To produce sufficient food for the estimated – nine billion people in 20 years, experiments with vertical farming, rooftop gardening and even sea-farming are being conducted. Food is inefficiently hauled around the world to feed cities and to provide people who live in places where no food can be grown. Two-thirds of all available fresh water is now being used for food production. Two thirds of all water pollution is caused by the use of pesticides. In order to reduce the amount of foodmiles, the distance that takes food between place of production and consumption, and prevent waste, vertical farms are emerging worldwide. The American company Aerofarms is currently the largest vertical farm in the world. In a former steel factory, looking industrial and raw from outside, and being high tech indoors, the company produces lettuce and vegetable for around 25,000 people in the neighborhood. Aerofarms is putting on this kind of vertical farms in several locations worldwide. Always in the city up to 1.5 kilometers away from a large supermarket or distribution center. But Aerofarm is not the only one. In cities where it is difficult to supply enough fresh food, local entrepreneurs sniff the opportunities and start city-building initiatives. Sometimes small-scale as a social project, sometimes large-scale and necessary, as in Sweden and Singapore. In the Netherlands this need is smaller. Westland is already being cultivated in a very intensive way. On a relatively small piece of land, tomatoes, peppers and cucumbers are produced for the whole world. The Netherlands, after the United States, is the second agricultural exporter in the world. Everywhere farmers, gardeners, researchers and mayors come to Germany to inform themselves. The combination of the research power of Wageningen University, the experience of growers and the technological knowledge about the possibilities of led lighting that is indispensable for vertical agriculture makes Germany unique. But is Germany’s position as exporting country to be under pressure as more and more companies from all over the world grow their vegetables and lettuce vertically and locally? In the video published on June 21, 2018, “The rise of vertical farming – VPRO documentary – 2017“, below:
Why vertical farming could be the future of food, in the video published on January 29, 2021, “Does Vertical Farming actually work?” below:
In the video published on February 7, 2020, “Are indoor vertical farms the future of agriculture?” below:
Vertical farming will use “anywhere between 10 to 100 times less water, fertilizer and land, compared to conventional farms”, making a potential game changer when it comes to feeding an ever-growing global population says Stuart Oda, Founder & CEO of Alesca Life. We talk to Stuart about the nuances and complexities of communicating a technology that the world is still grappling with and how it can be rolled out into various markets to supply the various needs of the consumers from low income all the way through to high income geographies, in the video published on July 20, 2020, “#10 “Agricultural Intelligence” with Stuart Oda, Alesca Life“, below:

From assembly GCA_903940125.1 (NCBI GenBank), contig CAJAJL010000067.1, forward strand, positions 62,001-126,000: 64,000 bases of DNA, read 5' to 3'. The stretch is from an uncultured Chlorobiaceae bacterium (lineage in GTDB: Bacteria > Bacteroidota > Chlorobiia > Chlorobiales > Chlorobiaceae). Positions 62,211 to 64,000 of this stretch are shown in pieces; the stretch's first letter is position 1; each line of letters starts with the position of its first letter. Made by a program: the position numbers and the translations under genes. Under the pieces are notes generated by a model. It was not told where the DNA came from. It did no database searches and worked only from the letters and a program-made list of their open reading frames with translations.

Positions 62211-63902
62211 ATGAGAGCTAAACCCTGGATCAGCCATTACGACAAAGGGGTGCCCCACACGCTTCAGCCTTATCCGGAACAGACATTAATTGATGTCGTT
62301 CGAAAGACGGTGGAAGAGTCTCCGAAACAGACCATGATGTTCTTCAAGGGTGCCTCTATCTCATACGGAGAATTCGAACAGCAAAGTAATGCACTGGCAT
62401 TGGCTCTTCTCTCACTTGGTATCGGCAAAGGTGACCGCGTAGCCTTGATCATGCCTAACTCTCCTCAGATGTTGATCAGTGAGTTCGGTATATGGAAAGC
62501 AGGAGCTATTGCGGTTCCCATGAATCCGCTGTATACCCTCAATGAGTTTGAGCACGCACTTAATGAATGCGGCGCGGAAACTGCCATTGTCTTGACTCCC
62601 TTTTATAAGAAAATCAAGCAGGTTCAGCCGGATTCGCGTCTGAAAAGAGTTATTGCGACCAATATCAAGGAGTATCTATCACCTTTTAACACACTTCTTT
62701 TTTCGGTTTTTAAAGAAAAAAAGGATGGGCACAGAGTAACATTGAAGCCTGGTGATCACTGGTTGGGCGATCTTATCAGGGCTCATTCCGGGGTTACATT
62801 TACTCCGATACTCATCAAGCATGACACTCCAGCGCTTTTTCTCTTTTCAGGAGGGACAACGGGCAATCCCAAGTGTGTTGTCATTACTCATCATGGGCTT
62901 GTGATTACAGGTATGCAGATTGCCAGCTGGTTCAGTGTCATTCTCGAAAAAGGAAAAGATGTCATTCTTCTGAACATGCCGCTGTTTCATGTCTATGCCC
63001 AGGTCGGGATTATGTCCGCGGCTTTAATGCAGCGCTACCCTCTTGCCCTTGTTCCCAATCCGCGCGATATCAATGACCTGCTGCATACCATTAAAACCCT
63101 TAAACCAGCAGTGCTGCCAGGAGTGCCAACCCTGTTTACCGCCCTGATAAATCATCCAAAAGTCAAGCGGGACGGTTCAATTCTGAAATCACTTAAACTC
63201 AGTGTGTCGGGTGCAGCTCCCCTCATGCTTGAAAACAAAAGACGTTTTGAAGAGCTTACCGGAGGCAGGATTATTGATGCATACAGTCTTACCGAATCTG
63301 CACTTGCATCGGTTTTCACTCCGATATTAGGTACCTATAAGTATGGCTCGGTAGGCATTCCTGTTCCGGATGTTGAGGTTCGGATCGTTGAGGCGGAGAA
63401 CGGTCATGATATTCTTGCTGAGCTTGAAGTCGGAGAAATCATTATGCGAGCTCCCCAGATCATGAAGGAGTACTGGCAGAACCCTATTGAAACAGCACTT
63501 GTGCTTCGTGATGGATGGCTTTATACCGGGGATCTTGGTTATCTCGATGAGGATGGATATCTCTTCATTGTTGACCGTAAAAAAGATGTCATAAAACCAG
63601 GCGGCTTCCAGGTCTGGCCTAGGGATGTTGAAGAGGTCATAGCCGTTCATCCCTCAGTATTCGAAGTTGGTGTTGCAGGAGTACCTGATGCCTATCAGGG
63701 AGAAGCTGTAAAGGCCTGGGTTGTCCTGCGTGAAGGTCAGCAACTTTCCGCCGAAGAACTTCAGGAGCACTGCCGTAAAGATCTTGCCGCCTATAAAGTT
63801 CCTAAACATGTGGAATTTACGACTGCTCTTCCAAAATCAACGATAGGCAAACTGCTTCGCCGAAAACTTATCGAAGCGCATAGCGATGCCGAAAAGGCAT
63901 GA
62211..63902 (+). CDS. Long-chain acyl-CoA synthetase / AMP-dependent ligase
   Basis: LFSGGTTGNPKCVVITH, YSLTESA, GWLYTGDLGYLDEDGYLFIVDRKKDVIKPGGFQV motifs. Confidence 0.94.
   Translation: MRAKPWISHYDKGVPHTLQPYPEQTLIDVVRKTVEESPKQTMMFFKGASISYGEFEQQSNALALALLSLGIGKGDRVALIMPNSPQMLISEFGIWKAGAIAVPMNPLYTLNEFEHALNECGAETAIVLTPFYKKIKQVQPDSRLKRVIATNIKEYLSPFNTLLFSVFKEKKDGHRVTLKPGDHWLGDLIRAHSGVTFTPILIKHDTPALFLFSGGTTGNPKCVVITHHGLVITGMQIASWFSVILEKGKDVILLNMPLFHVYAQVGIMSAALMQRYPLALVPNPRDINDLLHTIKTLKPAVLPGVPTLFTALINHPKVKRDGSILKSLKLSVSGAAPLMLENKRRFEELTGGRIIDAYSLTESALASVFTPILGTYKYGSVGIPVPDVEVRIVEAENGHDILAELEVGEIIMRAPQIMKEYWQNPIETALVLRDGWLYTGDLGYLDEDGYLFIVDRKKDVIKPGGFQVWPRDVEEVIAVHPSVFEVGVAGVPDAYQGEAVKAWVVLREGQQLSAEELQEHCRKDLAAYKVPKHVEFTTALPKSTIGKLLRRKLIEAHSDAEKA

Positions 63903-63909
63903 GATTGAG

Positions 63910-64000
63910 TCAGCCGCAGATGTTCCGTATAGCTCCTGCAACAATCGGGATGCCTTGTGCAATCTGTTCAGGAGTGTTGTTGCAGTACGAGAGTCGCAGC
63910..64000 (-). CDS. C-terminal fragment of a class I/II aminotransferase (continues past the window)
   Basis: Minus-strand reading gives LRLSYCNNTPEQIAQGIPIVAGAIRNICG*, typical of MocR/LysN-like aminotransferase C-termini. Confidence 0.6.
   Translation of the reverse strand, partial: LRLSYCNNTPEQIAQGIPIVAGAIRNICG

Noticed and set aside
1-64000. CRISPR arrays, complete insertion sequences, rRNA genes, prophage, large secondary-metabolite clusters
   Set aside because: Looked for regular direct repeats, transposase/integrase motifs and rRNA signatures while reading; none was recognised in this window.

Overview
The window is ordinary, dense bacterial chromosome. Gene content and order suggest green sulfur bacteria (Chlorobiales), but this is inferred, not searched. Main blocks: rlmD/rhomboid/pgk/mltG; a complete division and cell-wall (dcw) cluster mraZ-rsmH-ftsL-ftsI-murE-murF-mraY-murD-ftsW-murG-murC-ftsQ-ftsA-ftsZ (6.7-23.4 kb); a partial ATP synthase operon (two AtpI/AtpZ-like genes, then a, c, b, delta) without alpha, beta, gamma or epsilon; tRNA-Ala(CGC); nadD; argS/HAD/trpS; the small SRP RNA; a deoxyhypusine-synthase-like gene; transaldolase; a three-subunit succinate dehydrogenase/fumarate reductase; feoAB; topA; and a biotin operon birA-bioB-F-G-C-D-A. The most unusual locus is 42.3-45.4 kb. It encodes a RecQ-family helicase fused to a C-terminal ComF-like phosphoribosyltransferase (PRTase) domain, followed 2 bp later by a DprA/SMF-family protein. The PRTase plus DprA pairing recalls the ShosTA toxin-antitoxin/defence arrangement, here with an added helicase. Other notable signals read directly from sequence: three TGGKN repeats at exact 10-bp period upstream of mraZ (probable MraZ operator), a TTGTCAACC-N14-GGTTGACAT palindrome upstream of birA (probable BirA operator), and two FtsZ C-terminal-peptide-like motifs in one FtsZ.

Vertical Farms Run by AI and Robots To Solve the Land Crisis One of the oldest and most fundamental professions in the world is agriculture and farming and looking back, humanity has come a long way over the millennia in how we farm and grow crops with the evolution of various technologies. Over time, as the world population continues to grow and land becomes more scarce, people have realized the need to get creative and become more efficient in farming. With the population of the world being the largest it has ever been, the responsibility to feed this ever-growing population is getting harder and harder which is why experts think that vertical farming is the future. Vertical farms are indoors and can be placed anywhere, making them crucial in a time where farmable land is on decline, in the video published on February 14, 2021, “5 Vertical Farms Run by AI and Robots | Future of Farming“, below:
Agriculture will have to change drastically in the future if it is to meet global demand. Food production will become increasingly difficult in the face of growing challenges like rapid population growth, climate change and soil exhaustion. In Berlin, too, you can find lettuces growing in beds without soil and under artificial lighting next to restaurant kitchens or in some supermarkets. But in Japan and the US the practice of growing vegetables in huge factory buildings has been around longer. These are a world away from your normal greenhouses. The plants are grown in sterile conditions without the use of any pesticides. The fruit and vegetables produced can be eaten without being washed. And the yield is 100 times greater than in a same-sized area outdoors. The Japanese maker of such high-tech farms is successfully exporting them around the world – to customers in the Arab Emirates and in Asia’s megacities, for example. We will all have to wake up to the fact that food production methods will have to change if our food supplies are to be secure in the future. Increasingly, our cities will have to come up with ways of growing more for themselves and becoming less dependent on rural areas and global food supply chains. At the same time it is imperative to reform conventional farming to make it more weather resistant and less resource intensive, in the video published on November 28, 2020, “When food becomes scarce – high-tech farms of the future | DW Documentary“, below:
Gathered, written, and posted by Windermere Sun-Susan Sun Nunamaker